Facing tough stretch, Gators no lock for Dance

Published: Saturday, February 11, 2012 at 9:20 p.m.
Last Modified: Saturday, February 11, 2012 at 9:20 p.m.

Some things are difficult to explain.

But I'll try.

I'll try to explain how a Florida team that has looked so good at times this year found a way to have it's brand-new platinum uniform pants pulled down around its ankles Saturday. I'll try to explain how this team can have three conference losses and two of them are to an NIT hopeful that had yet to win a road game this season.

I'll try to explain how Florida could allow a team to score 36 points in the paint. I'll try to explain how a team trying to mount a comeback can go an entire half without making any kind of a run. I'll try to explain how its best free-throw shooters could miss so many down the stretch.

And I'll try to explain how a five-point loss felt like a blowout.

Mostly, I'll try to explain how a team that was considered a Final Four contender by those who did not look deeply enough into its make-up is now being threatened by its coach with the three scarlet letters — N-I-T.

The truth is, I was thinking the same thing after Florida's loss to Tennessee. This team is no lock for the NCAA Tournament with what it has left. Two losable road games next week. Kentucky and at Vandy still looming. Did you see Georgia against Mississippi State on Saturday? That's no lock.

And I was thinking the same thing that Billy Donovan told his team during a 30-minute lecture after the game.

“There's a lot of similarities, I hate to say it, to Chandler Parson's freshman season,” Donovan said.

That team started 18-3, and we were marveling at how Donovan had lost his entire national championship team from the year before and had rebuilt a bunch of freshmen into another NCAA team.

Except, it didn't happen.

That team had a back-ended schedule and an inflated opinion of itself and ended up in the NIT. This team faces the same possibility if it doesn't get tougher physically and mentally.

“I don't know if it's a crossroads,” Donovan said, “as much as it is who are we and who do we want to be?”

Maybe it's an overreaction to a lost week. Certainly, getting spanked at Kentucky isn't an indication of how good your team is, but getting handled at home by Tennessee is an indication of how poorly it can play.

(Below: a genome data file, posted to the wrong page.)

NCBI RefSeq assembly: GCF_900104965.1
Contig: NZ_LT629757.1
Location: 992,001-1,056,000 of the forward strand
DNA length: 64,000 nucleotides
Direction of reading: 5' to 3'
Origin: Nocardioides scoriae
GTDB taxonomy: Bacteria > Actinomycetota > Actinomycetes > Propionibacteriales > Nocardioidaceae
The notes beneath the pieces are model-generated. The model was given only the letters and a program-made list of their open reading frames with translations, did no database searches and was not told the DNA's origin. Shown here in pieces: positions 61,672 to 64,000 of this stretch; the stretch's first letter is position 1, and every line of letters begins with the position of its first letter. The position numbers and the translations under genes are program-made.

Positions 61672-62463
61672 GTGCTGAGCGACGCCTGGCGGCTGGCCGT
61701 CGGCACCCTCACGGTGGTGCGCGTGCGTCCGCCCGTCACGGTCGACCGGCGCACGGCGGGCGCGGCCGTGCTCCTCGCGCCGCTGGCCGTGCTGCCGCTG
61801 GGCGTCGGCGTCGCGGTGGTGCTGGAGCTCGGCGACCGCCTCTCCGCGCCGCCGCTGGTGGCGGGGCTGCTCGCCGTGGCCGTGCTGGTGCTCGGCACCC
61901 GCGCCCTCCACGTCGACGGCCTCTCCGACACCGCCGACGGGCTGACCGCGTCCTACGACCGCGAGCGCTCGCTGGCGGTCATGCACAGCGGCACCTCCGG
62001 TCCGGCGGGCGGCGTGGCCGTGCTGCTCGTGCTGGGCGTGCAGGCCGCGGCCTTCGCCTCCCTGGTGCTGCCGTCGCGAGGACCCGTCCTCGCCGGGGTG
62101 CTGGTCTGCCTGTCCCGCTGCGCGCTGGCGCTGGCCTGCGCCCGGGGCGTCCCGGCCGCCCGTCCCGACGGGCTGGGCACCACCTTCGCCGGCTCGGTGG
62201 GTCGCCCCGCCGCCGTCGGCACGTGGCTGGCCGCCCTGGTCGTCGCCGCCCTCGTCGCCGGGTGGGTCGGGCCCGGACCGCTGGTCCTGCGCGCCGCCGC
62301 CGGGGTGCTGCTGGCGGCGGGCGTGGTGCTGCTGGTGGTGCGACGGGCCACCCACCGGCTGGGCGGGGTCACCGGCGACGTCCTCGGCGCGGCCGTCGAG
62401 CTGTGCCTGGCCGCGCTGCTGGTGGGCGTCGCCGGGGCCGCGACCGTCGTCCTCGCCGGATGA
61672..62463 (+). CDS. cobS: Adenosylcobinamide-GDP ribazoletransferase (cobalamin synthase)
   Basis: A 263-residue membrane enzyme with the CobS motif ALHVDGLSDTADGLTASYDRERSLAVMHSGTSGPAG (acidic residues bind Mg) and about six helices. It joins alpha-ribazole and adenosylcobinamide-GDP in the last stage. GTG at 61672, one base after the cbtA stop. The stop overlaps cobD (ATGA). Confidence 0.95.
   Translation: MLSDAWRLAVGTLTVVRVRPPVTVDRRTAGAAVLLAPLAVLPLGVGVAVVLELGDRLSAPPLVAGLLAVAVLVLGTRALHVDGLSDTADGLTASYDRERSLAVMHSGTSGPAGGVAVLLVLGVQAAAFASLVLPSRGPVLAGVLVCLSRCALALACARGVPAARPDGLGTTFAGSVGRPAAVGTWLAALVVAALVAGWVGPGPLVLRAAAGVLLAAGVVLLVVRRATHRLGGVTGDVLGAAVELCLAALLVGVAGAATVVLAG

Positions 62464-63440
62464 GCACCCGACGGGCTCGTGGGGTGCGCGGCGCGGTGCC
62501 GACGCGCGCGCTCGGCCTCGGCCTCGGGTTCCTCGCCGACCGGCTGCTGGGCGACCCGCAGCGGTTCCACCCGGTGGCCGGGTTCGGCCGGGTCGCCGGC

And there are reasons why Florida didn't play well. Will Yeguete's concussion and lacerated eyelid meant he played only two minutes. We knew how valuable Yeguete was to the team, but we didn't realize he was invaluable.

Add in the absence of Mike Rosario and Cody Larson, and Florida was playing with almost no bench. Maybe that explains those missed free throws late. Maybe it was fatigue.

Especially stunning were the two Kenny Boynton missed after a “foul language” technical on Tennessee's Wes Washpun with 11 seconds to go. Florida was down nine and probably not going to rally. But after his misses, Scottie Wilbekin hit a quick 3.

“I don't know what happened,” Boynton said softly after the game. “If I could go back and change it, I would.”

Still, fatigue would not explain why Tennessee was able to destroy the Gators in the first half with dribble penetration. It doesn't explain why the Gators decided not to cover the Vols' best 3-point shooter Skylar McBee. It doesn't explain why Patric Young had one rebound in 19 minutes in the first half.

This was a game of toughness, both mental and physical. Did the officials miss some calls? Hello, it's the SEC. You have to play around it. Instead, there were at least a couple of occasions when Florida players were complaining instead of playing.

Donovan said he saw this coming. He'd had to boot his team from practices last week and bring them back later.

“I've gotta do a better job getting these guys to understand what this is about,” Donovan said.

This isn't a time for panic. It's a time of reflection for this team.

“We need to find out whether we're men or boys,” said Bradley Beal.

We can't wait to find out.

Contact Pat Dooley at 352-374-5053 or at dooleyp@gvillesun.com. And follow at Twitter.com/Pat_Dooley.

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